From the early years of the 20th century, until at least the early 1930s, many makers of precision machine tools including Pratt & Whitney, The Waltham Machine Works, Rivett, Cataract and Ames offered a small bench milling machine based around the headstock from one of their precision bench lathes. Ames claimed that theirs was for: "small, light milling on tool, jig and model work as well as on regular manufacturing." It was described as: "..built solid and compact, with a large range of working space, and will handle medium work within its capacity, yet is handy in its operation for the finest and most exacting of work".
With a collet capacity of either 5/8" or 1" (and spindle bores of 3/4" and 11/8" respectively), Ames selected the headstock from the No. 3 lathe for the conversion, although those customers requiring a more rugged assembly could choose a specially made unit that incorporated an overarm and drop bracket able to support a traditional, full-length cutter arbor.
Although very early machines may have had a table with a (working) surface just 12" long, most seem to have been fitted with one some 9" longer, 4" wide and with a working surface 19" by 21/2" or 3". The table was arranged to swivel 45° either side of its central position and, to allow the greatest possible versatility in mounting ancillary equipment such as high-speed grinding and cutting heads, slide rests and tailstocks, its top surface took the exact form of an Ames lathe bed. The 40° V slides of the table were hand scraped to a perfect fit and provided with a gib strip adjustment for wear. The longitudinal travel of 12" could be operated by both a screw and a quick-action rack-and-pinion feed (against adjustable stops) whilst the cross travel of 3" and the vertical of 71/2" were both by screw feed only. All three feeds used screws with milled, Acme-form threads that ran through long bronze nuts; the micrometer dials were of the zeroing, friction-type and the knee's elevating screw was fitted with ball-bearing thrusts that operated within hardened-steel retainers.
An important part of the miller's equipment was the worm-and-wheel driven tilting dividing head that could swing 83/8" over the bed, set at any angle from 10° below the horizontal to 5° beyond the perpendicular and, when fitted with the optional tailstock, accept up to 101/2" between centres. The spindle, made from carbonized, hardened and ground steel accepted the same 5/8" or 1" collets as the headstock while the three supplied dividing plates gave a range of divisions between 2 and 312. The whole unit was most beautifully made and, instead of rotating on just a small centre bearing, the swivelling part if the mechanism slid on its periphery inside a very heavy, closely fitting shoe.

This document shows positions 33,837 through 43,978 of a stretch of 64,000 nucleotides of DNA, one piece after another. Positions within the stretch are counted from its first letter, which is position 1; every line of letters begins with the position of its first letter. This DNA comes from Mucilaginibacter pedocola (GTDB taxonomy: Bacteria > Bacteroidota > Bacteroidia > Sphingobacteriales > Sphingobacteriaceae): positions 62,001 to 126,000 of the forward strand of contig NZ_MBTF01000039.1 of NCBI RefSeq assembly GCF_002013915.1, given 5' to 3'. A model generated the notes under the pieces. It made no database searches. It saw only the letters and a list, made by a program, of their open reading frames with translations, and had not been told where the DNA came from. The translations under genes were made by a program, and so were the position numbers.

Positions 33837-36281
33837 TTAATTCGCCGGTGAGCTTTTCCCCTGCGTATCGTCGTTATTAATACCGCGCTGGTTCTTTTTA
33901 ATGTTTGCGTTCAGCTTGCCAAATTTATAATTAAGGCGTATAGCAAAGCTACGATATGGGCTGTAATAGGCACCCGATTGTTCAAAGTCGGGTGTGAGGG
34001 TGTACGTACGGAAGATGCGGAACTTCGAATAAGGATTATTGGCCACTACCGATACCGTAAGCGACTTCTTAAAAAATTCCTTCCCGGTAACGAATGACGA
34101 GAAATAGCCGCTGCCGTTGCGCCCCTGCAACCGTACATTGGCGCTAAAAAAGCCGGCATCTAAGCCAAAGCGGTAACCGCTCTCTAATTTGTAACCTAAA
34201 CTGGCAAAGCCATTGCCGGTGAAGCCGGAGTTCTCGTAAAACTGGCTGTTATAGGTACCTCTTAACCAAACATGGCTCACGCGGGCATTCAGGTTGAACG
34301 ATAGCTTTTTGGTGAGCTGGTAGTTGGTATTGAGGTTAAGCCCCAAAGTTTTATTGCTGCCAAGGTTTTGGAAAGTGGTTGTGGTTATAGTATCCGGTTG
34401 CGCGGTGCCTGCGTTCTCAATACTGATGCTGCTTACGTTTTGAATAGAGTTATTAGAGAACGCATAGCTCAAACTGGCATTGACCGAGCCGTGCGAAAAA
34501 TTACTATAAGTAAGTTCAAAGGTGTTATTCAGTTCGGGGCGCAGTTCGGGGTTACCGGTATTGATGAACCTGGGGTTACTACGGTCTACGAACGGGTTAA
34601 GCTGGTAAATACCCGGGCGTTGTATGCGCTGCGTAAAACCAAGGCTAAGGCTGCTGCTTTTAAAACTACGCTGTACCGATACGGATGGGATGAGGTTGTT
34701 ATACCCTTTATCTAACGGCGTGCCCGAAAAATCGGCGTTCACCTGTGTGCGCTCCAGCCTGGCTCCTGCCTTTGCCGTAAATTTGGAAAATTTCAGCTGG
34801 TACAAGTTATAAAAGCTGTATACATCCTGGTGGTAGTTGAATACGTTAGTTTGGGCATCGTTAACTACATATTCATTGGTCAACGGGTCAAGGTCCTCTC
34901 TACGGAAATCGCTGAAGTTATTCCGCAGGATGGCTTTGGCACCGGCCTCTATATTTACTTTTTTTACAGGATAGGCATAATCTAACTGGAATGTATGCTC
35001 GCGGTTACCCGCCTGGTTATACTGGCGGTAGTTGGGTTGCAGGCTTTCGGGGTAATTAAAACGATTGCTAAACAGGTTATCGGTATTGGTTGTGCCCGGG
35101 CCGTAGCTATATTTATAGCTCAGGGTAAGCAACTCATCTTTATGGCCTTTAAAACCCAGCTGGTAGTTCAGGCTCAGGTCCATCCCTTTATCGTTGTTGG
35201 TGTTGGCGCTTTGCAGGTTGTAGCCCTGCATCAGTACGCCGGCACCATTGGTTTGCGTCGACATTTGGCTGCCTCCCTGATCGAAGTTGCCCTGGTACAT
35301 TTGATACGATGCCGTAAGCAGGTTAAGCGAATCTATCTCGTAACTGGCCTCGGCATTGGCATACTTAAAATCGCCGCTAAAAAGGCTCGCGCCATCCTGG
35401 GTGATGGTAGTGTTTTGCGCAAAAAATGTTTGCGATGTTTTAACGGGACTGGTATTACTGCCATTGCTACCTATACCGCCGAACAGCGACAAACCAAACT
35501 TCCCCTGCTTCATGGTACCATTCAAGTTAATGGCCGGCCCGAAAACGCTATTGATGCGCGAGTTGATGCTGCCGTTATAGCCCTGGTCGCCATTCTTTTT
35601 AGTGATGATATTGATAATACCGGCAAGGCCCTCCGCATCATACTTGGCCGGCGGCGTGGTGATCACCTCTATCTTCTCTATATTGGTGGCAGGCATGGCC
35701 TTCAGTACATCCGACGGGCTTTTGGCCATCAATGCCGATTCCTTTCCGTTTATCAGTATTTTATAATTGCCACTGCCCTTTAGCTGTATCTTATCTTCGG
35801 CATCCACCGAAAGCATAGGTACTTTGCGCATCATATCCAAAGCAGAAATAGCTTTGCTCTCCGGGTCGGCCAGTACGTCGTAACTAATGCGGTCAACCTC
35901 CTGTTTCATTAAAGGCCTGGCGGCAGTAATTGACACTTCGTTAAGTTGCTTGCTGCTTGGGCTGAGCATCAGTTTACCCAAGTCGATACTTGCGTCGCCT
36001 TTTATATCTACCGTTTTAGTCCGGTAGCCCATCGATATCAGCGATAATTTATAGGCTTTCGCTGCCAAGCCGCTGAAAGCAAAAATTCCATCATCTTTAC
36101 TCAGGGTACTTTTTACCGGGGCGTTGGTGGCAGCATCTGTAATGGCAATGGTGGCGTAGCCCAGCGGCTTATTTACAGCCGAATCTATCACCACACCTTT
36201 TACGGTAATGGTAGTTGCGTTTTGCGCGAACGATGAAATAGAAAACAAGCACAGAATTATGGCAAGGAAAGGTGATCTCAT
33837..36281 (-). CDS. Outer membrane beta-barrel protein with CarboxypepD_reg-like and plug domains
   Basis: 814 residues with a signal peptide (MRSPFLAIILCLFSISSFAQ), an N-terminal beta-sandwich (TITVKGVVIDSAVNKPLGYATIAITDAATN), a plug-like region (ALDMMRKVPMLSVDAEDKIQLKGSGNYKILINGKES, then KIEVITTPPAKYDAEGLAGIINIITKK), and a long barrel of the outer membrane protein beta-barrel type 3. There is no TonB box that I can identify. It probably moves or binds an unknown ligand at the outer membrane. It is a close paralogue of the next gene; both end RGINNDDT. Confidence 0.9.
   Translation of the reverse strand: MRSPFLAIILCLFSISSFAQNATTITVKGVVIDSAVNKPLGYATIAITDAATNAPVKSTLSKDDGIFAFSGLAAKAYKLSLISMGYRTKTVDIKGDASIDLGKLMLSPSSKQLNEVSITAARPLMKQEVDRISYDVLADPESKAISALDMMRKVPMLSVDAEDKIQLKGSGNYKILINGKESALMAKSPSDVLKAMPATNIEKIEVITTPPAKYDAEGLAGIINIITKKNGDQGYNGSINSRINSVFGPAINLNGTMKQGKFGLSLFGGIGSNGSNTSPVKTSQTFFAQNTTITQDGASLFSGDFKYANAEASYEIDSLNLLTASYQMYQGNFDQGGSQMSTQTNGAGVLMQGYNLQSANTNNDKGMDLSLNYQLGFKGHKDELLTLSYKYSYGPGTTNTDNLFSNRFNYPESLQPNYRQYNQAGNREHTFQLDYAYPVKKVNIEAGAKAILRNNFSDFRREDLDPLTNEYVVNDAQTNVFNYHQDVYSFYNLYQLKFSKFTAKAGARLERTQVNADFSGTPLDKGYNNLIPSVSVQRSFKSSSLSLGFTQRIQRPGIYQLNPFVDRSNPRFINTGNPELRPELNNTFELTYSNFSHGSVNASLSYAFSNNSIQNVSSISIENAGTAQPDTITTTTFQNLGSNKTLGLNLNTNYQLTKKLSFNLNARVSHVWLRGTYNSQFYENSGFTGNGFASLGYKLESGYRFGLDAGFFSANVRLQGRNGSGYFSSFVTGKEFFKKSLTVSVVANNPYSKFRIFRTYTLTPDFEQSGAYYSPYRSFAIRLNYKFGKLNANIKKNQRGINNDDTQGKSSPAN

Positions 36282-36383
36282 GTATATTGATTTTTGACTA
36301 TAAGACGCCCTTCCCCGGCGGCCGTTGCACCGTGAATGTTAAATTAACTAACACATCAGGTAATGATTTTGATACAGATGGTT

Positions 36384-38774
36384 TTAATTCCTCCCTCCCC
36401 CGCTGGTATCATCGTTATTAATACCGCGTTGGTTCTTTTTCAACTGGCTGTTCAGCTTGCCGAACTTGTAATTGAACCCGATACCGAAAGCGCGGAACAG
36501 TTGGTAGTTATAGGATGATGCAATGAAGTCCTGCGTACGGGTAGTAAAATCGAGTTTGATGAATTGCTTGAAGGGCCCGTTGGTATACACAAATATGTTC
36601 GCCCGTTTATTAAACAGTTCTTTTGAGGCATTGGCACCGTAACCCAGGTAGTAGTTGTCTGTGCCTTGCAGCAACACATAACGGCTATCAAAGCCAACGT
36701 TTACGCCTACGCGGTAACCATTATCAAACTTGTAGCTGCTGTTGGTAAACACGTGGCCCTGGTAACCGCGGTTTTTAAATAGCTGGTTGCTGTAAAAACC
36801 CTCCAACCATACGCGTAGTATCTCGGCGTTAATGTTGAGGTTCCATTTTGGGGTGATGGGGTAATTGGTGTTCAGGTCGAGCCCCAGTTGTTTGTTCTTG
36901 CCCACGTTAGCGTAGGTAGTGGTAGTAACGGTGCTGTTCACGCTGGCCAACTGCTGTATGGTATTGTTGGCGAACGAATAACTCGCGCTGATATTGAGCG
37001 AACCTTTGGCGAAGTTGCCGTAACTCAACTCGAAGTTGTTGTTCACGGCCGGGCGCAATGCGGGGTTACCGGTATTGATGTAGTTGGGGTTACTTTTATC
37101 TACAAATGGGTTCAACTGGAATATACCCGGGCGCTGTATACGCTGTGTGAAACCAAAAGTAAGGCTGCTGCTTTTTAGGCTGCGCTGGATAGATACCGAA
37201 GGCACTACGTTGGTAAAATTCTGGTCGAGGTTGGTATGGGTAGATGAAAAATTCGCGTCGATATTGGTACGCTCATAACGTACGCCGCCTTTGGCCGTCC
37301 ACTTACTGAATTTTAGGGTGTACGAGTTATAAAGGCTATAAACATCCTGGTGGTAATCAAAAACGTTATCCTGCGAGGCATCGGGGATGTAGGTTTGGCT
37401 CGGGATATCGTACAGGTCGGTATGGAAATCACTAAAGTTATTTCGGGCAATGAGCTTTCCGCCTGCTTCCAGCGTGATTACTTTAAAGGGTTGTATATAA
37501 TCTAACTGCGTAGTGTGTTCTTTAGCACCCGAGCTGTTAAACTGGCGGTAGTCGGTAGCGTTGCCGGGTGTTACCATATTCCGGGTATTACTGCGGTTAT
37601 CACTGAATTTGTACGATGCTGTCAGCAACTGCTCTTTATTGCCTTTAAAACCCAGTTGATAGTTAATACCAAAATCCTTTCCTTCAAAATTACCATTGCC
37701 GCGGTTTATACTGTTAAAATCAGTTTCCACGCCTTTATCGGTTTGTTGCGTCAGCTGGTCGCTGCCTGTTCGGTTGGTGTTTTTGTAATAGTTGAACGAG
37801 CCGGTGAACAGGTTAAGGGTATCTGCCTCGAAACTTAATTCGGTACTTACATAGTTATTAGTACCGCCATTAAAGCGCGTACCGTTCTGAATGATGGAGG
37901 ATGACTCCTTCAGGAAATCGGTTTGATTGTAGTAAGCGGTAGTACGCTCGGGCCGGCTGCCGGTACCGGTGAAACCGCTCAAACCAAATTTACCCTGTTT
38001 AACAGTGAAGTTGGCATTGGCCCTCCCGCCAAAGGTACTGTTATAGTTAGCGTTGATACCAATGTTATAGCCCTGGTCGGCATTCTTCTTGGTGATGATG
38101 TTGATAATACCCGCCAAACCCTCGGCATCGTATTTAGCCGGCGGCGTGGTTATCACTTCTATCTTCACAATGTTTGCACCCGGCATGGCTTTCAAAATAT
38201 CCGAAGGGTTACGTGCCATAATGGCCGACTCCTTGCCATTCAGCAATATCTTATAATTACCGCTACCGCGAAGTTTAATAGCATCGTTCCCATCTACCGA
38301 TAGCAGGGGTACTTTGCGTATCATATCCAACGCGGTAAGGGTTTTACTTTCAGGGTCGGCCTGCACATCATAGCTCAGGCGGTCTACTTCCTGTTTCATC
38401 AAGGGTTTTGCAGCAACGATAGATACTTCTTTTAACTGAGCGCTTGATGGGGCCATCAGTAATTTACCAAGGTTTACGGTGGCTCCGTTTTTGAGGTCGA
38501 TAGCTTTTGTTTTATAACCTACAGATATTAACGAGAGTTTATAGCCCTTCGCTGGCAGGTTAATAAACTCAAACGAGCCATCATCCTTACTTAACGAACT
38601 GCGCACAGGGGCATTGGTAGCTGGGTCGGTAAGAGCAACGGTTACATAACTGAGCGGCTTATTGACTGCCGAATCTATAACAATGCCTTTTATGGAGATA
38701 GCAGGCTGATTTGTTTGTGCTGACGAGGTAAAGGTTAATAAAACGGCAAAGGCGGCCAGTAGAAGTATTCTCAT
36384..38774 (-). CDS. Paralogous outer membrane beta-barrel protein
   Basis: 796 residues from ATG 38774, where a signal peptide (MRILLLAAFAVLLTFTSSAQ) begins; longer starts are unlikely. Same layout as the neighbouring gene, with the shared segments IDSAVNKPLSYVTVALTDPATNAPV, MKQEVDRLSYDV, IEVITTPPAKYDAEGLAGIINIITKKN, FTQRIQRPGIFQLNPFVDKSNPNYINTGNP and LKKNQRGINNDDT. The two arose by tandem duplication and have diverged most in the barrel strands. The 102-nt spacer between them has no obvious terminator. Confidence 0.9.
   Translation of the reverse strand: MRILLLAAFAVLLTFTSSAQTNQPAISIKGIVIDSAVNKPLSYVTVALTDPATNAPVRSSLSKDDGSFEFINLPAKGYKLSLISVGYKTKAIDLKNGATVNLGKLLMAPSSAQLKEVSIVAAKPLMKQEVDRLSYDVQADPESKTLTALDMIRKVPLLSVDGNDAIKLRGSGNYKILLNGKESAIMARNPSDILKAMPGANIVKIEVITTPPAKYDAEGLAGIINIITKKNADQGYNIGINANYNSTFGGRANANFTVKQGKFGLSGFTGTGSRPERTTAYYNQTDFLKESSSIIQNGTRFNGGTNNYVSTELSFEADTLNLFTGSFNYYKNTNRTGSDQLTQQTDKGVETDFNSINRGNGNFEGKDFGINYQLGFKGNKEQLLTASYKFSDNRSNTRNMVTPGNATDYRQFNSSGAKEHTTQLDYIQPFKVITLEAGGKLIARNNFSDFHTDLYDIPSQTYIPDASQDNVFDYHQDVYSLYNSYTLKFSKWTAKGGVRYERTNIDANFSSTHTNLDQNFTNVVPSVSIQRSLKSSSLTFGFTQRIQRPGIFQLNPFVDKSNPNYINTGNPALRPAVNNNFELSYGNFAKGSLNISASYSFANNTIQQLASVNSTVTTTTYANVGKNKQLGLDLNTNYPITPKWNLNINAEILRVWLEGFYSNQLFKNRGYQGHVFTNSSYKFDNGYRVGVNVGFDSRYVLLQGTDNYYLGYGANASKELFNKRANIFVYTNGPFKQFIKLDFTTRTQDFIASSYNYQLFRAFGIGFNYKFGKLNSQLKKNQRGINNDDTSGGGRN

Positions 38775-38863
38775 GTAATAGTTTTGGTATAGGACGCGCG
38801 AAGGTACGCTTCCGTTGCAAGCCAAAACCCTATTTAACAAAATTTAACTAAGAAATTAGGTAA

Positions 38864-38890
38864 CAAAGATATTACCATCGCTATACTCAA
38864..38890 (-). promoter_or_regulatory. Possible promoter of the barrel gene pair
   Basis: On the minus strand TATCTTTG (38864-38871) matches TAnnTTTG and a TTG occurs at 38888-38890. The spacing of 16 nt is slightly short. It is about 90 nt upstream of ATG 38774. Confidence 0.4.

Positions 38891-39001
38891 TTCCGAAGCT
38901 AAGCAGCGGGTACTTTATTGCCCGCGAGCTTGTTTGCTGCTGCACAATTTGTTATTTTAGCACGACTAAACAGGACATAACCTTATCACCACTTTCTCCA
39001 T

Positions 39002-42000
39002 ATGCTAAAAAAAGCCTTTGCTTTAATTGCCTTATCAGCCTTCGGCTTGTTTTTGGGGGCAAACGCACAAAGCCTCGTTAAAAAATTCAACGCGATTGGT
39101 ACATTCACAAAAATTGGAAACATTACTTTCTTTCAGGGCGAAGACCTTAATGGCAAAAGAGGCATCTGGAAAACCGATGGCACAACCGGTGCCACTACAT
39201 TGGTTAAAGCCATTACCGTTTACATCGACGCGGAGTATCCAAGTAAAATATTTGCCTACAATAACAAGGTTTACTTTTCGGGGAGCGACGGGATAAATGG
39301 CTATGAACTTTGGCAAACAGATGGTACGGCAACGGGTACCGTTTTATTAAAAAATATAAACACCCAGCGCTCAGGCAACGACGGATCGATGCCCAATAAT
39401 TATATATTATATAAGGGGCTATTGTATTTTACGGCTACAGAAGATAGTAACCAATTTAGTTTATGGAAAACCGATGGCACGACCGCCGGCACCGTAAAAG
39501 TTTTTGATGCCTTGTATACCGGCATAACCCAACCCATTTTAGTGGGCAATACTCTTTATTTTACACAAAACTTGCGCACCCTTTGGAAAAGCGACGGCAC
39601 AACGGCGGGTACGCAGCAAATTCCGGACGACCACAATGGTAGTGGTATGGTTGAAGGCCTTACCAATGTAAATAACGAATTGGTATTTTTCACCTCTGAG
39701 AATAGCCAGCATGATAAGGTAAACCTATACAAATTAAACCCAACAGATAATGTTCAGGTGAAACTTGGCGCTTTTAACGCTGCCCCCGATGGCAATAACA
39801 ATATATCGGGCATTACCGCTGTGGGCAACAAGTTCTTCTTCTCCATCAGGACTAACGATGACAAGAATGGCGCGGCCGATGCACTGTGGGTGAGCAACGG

Of the same very high quality as the other accessories, the heavily built swivel base vise had 31/4"-wide jaws that opened to a maximum width of 21/4".
Although a small horizontal miller can be a very useful tool, especially when equipped with a range of accessories, a vertical machine is so much more versatile and, in an attempt to expand their miller's appeal, Ames offered a vertical head that slid on in place of the horizontal headstock; unfortunately, the capability of the head was compromised by the absence of a quill feed and (apart from those generated by the countershaft) only one speed.
Although advertised for bench mounting the makers also offered an oak cabinet, similar to that supplied for their lathes, and both cast-iron and open-frame metal stands; the stands are shown at the bottom of this page.
While in 1926 a No. 3 lathe complete with a compound slide rest cost $235, the miller was, at $348, considerably more expensive and, as it came without a headstock, should the owner have been unfortunate enough not to own an Ames lathe from which to borrow one, an additional $84 for the 5/8" capacity unit or $114 for the 1" version. If the stronger overarm type was specified, those cost $120 and $150 respectively for smaller and larger sizes; the machine vice an additional $60, the dividing attachment $160 (5/8" collet) or $190 (1" collet) with an extra $45 charged for the mounting shoe - which leads one to suspect (although not mentioned in the sales literature) that the rotating element might have been employable on its own. Thus, a complete miller ready to work, save for a countershaft or drive gearbox, cost over $800 at a time when the pay of an average workman was just $10 a week.
Besides the machines illustrated on this page Ames also listed the Triplex Multi-Function Machine a rather wonderful and very compact combination lathe, miller and drill press with a built-on motor unit..